You may want to use less corn starch to test first, and I think it also depends on the fabric content and weight. Cotton jersey stiffened up more easily, so three teaspoons would probably be fine, but rayon jersey seemed to need the help of an extra teaspoon. I wanted to get rid of the curl but also wanted to use it as a stabilizer for stitching, so I was happy with my lightweight cotton jersey turning pretty crisp.

Mix these ingredients in a bowl or something that will be easy to pour from. I used my measuring cup. The liquid will turn milky white, and the lumps should dissolve once stirred.

Pour into your spray bottle, reattach the nozzle and give it a good shake. Don't spill like I did. Or photograph the process in the light of an epic sunset, like I did.

Here's what normally happens when you don't starch but simply press the edge out and then lift or move the fabric at all:

Instant re-curl! Instead, press the curl out, then spray the edge liberally with your starch. I spray until it's pretty damp, but don't go overboard.

Run your iron over it until dry. I did not use steam.

And your edges will be nice and crisp. Go ahead, wave the fabric around. No re-curl!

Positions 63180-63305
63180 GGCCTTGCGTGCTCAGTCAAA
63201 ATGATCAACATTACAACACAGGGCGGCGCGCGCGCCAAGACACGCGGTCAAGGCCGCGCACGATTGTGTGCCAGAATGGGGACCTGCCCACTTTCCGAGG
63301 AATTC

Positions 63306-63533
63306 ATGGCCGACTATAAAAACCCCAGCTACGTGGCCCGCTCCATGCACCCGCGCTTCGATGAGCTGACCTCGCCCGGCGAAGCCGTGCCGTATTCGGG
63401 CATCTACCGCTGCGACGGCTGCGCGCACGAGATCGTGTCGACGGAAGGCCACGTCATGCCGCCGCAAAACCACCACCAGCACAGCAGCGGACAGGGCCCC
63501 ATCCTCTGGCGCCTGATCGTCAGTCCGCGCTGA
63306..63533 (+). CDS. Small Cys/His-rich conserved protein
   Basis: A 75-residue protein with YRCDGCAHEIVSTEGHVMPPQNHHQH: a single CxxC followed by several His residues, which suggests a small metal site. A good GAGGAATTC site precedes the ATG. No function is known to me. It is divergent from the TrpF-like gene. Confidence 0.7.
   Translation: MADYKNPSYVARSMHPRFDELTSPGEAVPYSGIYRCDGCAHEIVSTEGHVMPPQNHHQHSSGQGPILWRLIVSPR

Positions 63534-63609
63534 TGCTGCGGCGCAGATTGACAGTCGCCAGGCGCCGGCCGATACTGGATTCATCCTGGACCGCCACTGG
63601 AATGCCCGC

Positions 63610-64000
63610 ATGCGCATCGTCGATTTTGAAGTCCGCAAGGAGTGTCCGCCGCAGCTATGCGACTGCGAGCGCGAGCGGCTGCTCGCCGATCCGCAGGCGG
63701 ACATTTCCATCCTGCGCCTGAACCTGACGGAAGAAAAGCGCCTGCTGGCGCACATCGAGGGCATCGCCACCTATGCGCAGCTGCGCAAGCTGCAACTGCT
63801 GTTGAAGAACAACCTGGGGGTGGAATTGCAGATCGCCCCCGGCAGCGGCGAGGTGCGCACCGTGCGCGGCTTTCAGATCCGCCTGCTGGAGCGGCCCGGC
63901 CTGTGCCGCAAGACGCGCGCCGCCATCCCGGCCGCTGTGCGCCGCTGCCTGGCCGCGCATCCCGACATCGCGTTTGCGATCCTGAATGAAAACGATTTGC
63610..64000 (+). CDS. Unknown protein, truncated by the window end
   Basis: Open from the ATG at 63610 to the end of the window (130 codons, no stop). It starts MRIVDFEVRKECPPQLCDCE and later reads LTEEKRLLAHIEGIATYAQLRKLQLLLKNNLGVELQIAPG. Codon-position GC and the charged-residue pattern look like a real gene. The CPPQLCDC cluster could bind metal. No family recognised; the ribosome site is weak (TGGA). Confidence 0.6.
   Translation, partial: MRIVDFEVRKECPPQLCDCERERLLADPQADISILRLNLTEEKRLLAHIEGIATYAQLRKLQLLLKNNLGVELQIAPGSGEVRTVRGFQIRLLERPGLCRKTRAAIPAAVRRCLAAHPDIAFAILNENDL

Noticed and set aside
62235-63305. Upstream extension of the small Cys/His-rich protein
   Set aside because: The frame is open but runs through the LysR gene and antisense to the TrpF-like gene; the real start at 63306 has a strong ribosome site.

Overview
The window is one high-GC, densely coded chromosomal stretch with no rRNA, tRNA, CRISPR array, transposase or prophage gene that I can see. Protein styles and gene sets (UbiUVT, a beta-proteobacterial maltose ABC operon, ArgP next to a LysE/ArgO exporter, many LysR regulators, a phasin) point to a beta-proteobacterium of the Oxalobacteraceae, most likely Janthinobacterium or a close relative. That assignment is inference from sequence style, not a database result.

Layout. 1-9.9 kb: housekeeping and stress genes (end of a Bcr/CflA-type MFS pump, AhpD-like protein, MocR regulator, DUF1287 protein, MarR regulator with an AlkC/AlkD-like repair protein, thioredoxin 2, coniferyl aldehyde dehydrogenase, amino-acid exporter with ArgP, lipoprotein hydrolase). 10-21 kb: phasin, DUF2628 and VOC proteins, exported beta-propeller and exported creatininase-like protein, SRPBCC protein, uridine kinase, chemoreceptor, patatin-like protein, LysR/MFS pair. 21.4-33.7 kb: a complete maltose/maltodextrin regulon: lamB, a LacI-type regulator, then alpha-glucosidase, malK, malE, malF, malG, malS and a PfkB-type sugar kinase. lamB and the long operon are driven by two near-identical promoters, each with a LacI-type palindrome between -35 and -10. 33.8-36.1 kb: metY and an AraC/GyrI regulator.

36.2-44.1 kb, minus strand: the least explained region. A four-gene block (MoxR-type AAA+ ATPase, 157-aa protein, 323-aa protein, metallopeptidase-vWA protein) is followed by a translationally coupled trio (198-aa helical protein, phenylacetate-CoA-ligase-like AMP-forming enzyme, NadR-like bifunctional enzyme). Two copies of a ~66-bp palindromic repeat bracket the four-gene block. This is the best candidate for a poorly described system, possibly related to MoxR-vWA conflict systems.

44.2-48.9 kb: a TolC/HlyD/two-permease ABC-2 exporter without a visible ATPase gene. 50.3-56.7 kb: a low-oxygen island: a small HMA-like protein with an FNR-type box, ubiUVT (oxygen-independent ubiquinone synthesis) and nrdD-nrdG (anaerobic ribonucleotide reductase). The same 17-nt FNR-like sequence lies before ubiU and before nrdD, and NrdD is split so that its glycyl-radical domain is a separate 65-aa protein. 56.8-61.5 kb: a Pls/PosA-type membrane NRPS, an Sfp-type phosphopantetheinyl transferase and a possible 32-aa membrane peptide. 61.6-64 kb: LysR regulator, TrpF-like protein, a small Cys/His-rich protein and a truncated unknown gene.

Here's the fabric, where the left edge has been starched and the right edge has not. Much more sewable, eh:

The starch will come out when you wash your finished garment. No worries. In the end you'll still have a nice drapey garment to frolic around in.

And here's a part I test-hemmed along the crossgrain. It seems more successful (less wavy) than my jersey hems usually are, and faster than using Steam-a-Seam:

Unfortunately I don't know how long this starch will keep before you need to make a new batch. The Internet has mixed verdicts on DIY starch, so maybe just make a small amount as you need it. Be sure to shake the mixture each time before you use it, and as always, test on scrap fabric first to make sure it doesn't leave any residue or stains.

Any other fabric starching or jersey stabilization tips out there?